Although British choreographer Wayne McGregor’s “Borderlands” made its world premiere at the War Memorial Opera House on Tuesday night, the piece looks rather familiar.
The finale to San Francisco Ballet’s Program 1, “Borderlands” feels like a B-side to McGregor’s 2006 work “Chroma” – which SFB performed just last year. The works share similar sets, costumes, lighting and staging but use different music.
“Borderlands’” score, by Joel Cadbury and Paul Stoney, sounds like a 1980s industrial soundscape infused with melodramatic piano.
McGregor’s movement vocabulary is wormy and writhing, and has changed little since “Chroma.” Female dancers dive their heads down, snake up and push their rears backwards, like an animal mating ritual. They also rock their bodies into heels, jut hips and fling legs to hyperextensions at breakneck speed, in a relentless onslaught of technical virtuosity.
Women grapple the men or are grappled by them: Maria Kochetkova hoisted up by Lonnie Weeks – his hands clutching her inner thighs – or Frances Chung on the ground in the fetal position, Carlos Quenedit’s knees on her back.
Unlike William Forsythe’s 1987 piece “In the Middle, Somewhat Elevated,” which thrives on sexual dynamism between peers, “Borderlands’” sexual tension feels conventional if not limp – like Kochetkova’s arms that often die at her sides, resigned.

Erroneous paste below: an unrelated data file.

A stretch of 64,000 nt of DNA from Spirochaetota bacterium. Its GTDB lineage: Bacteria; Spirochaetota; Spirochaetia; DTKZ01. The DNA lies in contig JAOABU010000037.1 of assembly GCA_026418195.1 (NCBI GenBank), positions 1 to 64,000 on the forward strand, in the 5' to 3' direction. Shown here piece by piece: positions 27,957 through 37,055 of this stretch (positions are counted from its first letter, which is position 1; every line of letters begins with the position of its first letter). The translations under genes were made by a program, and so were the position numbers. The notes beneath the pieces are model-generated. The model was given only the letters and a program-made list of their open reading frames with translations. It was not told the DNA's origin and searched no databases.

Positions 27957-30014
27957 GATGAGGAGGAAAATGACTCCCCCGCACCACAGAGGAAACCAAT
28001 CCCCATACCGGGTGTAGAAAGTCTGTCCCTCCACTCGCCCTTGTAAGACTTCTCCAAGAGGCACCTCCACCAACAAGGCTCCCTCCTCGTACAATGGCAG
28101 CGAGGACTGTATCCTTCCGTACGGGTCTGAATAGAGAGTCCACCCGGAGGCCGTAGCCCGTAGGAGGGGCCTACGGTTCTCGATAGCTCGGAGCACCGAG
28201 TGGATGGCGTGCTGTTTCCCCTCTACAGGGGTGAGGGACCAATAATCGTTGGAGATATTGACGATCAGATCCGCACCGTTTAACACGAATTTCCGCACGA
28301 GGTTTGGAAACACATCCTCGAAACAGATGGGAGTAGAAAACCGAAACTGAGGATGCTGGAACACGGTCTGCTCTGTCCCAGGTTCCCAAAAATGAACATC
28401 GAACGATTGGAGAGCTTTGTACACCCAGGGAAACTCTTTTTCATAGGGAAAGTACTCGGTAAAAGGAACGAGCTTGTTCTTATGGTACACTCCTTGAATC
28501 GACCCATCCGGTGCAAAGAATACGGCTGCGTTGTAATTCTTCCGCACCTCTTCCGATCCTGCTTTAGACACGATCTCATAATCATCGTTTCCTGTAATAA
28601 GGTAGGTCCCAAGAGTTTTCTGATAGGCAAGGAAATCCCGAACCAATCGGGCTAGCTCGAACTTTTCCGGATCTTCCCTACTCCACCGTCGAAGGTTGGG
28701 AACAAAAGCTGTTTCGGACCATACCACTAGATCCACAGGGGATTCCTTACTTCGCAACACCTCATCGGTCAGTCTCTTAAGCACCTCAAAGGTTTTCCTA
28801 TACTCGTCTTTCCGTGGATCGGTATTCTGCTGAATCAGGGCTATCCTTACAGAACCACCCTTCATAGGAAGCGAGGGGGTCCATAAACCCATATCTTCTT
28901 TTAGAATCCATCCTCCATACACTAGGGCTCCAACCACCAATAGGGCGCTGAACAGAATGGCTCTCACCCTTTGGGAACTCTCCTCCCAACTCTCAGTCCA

Dating from 1943, Serge Lifar’s “Suite en Blanc” hasn’t aged well. Lifar was George Balanchine’s first “Apollo” and “Prodigal Son,” a golden dancer in his day. Yet in the 804-page tome “Balanchine’s Complete Stories of the Great Ballets,” only one of Lifar’s 11 mentions is as a choreographer, and it is not positive.
The dancers wear all white (making principal Tiit Helimets look like David Bowie’s “Thin White Duke”) and pose and prance at antiquated angles to Edouard Lalo’s wandering score. The dancers don’t look comfortable. It’s not because the choreography is too difficult – it’s just awkward and stilted.
While there are romping moments – especially when Chung and Kochetkova appear – “Suite” doesn’t flow.
While older works are repertory necessities for the purposes of training, history and reinvention, “Suite en Blanc” lacks the timeless qualities of line and musicality necessary to keep a work alive 69 years on.
Jerome Robbins’ “In the Night,” an elegant sextet choreographed to Chopin Nocturnes, can be heartbreakingly beautiful, but Vanessa Zahorian and Sofiane Sylve were stiff – not just physically but emotionally. Only Lorena Feijoo, coupled with veteran thespian Pierre-Francois Vilanoba, breathed some musical and dramatic life into the work.